Scientists often field check their findings, heading outside to see if computer models match with what is happening in the real world. But doing so is challenging when the field is two and a half miles up. Enter a new field assistant: The great frigatebird.
Great frigatebirds live in tropical regions and routinely fly to 2,000 meters (1.25 miles) in altitude, occasionally reaching heights of 4,000 meters (2.5 miles). A new study shows that great frigatebirds equipped with tiny sensors can give detailed information about the planetary boundary layer (PBL), which is the dynamic atmospheric layer that is closest to Earth and where we experience weather, air quality, and climate impacts.
The new research was presented at the AGU Annual Meeting on Wednesday, 13 December in San Francisco and online.
The PBL connects the atmosphere with the surface ocean, land and ice. It rises and falls throughout the day and “many weather and climate processes are related to that fluctuation,” said Ian Brosnan, a marine scientist at NASA’s Ames Research Center who led the work. “So understanding PBL dynamics is fundamental to answering a lot of questions about the Earth system.”
Current techniques typically rely on ground-based measurements or remote sensing, but for far-flung regions over the oceans, “getting in situ samples of any sort at scale is a challenge,” Brosnan said.
Brosnan’s co-author, NASA ecologist Morgan Gilmour, previously used sensor-laden great frigatebirds to assess whether the boundaries of a marine protected area around Palmyra Atoll in the Pacific Ocean protected the animals within it. Brosnan suspected the frigatebirds’ flights were related to the PBL; if so, Gilmore’s project had also collected critical PBL samples.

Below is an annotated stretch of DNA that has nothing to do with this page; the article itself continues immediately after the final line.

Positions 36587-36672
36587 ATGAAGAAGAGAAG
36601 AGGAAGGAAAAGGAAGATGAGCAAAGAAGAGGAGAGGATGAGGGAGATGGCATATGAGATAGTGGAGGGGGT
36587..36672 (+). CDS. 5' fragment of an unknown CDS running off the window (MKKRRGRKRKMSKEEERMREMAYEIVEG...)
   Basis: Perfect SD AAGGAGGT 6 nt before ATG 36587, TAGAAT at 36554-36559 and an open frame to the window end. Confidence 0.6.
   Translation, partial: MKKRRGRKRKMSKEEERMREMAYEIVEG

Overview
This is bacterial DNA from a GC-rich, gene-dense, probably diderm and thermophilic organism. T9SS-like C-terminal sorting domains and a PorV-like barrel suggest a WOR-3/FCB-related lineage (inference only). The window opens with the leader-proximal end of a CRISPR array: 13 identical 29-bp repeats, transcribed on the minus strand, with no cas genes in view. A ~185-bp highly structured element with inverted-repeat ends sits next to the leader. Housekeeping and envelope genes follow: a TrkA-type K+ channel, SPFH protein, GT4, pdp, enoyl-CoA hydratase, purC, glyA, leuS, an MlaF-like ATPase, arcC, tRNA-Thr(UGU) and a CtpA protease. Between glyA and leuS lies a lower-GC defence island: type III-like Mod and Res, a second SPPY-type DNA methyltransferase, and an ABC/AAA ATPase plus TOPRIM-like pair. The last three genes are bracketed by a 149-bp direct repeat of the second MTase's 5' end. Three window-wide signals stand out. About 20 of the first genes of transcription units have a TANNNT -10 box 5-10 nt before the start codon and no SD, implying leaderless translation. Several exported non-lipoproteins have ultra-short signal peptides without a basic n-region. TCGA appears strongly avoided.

“I instantly thought the birds could be traveling to the top of the PBL, turning around, and coming back down,” Brosnan said. “And they’re probably covering a pretty broad area, too.”
To check if the birds’ flight patterns matched PBL altitudes, they compared PBL measurements from 2006–2019 analysis to frigatebirds’ flights.
They found that the long-term average PBL heights in that area very closely matched the bird’s altitude data. Brosnan’s hunch was right.
The tagged frigatebirds had sampled temperature profiles in the PBL and had no trouble collecting data during cloudy weather or at night, unlike traditional sampling approaches.
“These novel approaches to using animal tracking data can help NASA measure the planetary boundary layer and improve climate predictions and weather and air quality forecasts,” Brosnan said.
He mentioned that after hearing from interagency scientists about how important global, satellite-based animal tracking data was for their research projects, NASA created the “Internet of Animals” project. This allows scientists to integrate data from remote sensing measurements with data from sensors on animals, now including the great frigatebird PBL data.
Brosnan said their work is a good example of how interagency and interdisciplinary collaborations can help tackle larger science questions. “One of the things we’re trying to do is bridge between these two communities—animal tracking and atmospheric science—and see if we can enrich the work that we both do.”
Can tagged great frigatebirds (Fregata minor) be used to track the dynamics of the planetary boundary layer height? agu.confex.com/agu/fm23/meetin … pp.cgi/Paper/1321690
American Geophysical Union
Great frigatebirds wearing backpacks map the atmosphere (2023, December 13)
retrieved 13 December 2023
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